Back in January, I unleashed Side Saddle upon the unsuspecting internet. As I explained in the Making of Side Saddle post directly below this one, it was an experiment of sorts, my attempt to take several trends in shmups and turn them on their ear. It is, I think, the most successful of my experimental games to date-- the most playable, the most interesting, and the most fun. (My most recent game, the platformer Run Jump, while it attempts to add something new to the mix, is much less of an experiment and more of a full game.) Reasonably pleased with the end result but knowing there was room for some improvement and some other ways to deliver on the short-axis/side-shooting motif, I decided recently to do a sequel.
But, as I also said in that making-of post, the original is not perfect. Many have found particular fault with the ammo system.
To recap it briefly: the player has a stack limit of nine shots. When the player is not moving or shooting, your ammo recharges. Killing the enemies faster, then, gave you more time between waves to recharge your ammo safely; conversely, the longer a given enemy was onscreen, the more points it was worth. And as the auto-fire turret power-up, which sent out shots in all four cardinal directions, was awarded at certain score threshholds, getting a higher score was in the player's best interest. And so: desire for safety vs. desire for score, desire for ammo vs. desire for power-ups. Remove one feature (like the hated ammo system) and you remove it all.
And so, the ammo system was integral to Side Saddle yet also its most despised and weakest feature. Any sequel would have to improve upon it vastly or lose it altogether.
And, after a few days, I decided to drop it, as I think I've found a new power-up system that makes better use of the game's somewhat claustrophobic spatial motif. Your ship in this game is a small circle, which gradually becomes larger and larger. Each time you fire a shot(s)-- like the first game, pressing the fire button will release a shot on each side simultaneously-- the ship's size decreases. If you allow the ship to grow to its maximum size, however, you'll be able to place a power-up turret. As in the first game, these turrets fire up, down, left, and right, greatly increasing your control of space-- at least until it self-destructs after a given periodo f time. The moment you unleash that turret, you shrink down to your smallest size and the process starts anew.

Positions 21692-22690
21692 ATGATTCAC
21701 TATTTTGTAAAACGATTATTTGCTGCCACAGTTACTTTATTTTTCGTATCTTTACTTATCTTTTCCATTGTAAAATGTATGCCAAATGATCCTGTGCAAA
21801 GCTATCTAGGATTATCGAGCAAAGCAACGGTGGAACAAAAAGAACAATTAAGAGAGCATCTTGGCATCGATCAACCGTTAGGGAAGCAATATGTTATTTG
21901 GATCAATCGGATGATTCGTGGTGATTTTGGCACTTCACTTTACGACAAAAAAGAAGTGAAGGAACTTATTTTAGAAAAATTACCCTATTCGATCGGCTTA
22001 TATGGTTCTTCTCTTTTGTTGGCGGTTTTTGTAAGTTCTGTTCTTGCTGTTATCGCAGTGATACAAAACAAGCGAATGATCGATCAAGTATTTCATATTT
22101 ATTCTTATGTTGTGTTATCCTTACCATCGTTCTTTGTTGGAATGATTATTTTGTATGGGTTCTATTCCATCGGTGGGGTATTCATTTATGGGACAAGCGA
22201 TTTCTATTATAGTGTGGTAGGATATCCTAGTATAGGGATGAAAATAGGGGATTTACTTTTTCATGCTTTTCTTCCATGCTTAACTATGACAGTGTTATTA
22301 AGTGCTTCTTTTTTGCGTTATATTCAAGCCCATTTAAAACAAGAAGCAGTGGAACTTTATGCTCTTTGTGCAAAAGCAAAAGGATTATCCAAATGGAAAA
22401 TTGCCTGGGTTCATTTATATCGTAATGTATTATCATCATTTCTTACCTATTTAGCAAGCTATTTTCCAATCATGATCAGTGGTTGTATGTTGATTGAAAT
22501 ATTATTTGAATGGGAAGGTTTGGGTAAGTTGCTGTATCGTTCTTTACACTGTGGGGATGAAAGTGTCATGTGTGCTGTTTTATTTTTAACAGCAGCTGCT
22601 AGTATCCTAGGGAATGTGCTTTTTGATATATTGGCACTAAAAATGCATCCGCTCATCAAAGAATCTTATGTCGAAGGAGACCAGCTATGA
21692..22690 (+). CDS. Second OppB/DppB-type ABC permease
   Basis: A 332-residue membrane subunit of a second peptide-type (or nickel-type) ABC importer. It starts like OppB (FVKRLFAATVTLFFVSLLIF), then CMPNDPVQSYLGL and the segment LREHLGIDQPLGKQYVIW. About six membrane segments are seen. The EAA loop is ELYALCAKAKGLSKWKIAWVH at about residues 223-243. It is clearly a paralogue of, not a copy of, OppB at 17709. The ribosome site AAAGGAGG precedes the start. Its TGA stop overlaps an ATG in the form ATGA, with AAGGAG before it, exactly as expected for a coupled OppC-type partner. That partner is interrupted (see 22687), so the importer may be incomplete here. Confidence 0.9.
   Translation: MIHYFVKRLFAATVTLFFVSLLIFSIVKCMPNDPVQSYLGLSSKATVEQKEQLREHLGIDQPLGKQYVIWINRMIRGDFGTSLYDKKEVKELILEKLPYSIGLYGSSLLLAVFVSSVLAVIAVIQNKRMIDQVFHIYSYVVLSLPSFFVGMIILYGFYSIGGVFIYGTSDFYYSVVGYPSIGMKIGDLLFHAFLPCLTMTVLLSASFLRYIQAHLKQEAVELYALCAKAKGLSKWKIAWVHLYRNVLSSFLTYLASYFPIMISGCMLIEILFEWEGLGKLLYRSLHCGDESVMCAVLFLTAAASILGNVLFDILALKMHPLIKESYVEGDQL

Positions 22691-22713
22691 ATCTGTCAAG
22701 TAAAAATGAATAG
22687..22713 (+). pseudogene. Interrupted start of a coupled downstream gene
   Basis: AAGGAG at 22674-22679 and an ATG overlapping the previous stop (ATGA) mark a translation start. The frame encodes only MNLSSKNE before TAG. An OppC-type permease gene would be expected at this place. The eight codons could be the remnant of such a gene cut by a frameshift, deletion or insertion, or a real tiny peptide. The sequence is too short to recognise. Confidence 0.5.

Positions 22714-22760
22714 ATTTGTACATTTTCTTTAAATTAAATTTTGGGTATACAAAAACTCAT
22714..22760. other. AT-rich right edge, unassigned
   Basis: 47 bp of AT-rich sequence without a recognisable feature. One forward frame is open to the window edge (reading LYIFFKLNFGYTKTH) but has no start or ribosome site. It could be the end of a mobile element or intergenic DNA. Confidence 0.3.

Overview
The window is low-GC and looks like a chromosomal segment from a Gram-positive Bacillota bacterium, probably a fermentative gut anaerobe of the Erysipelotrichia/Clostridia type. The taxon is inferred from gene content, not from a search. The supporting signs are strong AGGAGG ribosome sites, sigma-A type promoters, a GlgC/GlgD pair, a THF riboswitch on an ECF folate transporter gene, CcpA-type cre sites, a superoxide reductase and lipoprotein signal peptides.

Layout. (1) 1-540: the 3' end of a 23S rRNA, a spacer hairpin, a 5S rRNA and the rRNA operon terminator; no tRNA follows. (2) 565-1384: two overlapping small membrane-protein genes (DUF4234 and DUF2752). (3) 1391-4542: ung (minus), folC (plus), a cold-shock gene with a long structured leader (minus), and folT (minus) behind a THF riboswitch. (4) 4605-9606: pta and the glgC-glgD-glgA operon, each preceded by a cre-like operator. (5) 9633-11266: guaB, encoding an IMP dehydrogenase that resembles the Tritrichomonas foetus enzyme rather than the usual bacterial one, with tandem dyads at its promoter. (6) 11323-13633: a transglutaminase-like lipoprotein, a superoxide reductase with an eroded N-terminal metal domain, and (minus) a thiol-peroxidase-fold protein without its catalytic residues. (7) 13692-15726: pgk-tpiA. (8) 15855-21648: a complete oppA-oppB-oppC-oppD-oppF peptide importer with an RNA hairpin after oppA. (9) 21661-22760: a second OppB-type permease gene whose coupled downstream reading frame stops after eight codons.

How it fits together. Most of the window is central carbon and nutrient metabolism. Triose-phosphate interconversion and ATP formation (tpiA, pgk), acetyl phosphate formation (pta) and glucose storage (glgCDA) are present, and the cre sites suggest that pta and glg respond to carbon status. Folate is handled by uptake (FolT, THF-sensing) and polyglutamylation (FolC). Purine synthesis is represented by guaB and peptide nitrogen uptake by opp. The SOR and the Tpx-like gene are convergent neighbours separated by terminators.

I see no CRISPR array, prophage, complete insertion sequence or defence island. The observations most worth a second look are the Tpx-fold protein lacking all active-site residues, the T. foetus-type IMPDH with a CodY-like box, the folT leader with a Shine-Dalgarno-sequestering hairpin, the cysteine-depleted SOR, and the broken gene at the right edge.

Now, here's where it gets interesting: every time you destroy one of your enemy's orbs-- each of which has multiple hit points-- you grow two sizes. A skillfully placed turret will quickly give you the power to place another, and another. While a good player in the first game could get two or three turrets on the screen with a little skill and a little luck, I suspect that most players should be able to get that many on a semi-regular basis. The first game's ability to shoot diagonally is not present here, so being able to control space in four directions is paramount.
Of course, as you're gorging yourself on your way to turret-dom, you're making yourself a much bigger target for enemy fire. At your smallest, you're a few pixels in diameter; at your largest, over a dozen times that. The already narrower playing field-- remember, this is a vertical shmup in which you shoot sideways instead of up-- and the larger, multi-part enemies (did I mention this is to be a boss battle shmup?) should have players most anxious indeed.I'm very excited about this project, about the new opportunities for both myself and the player that these new and revised mechanics allow us to explore. I hope you'll share my excitement when the game is complete.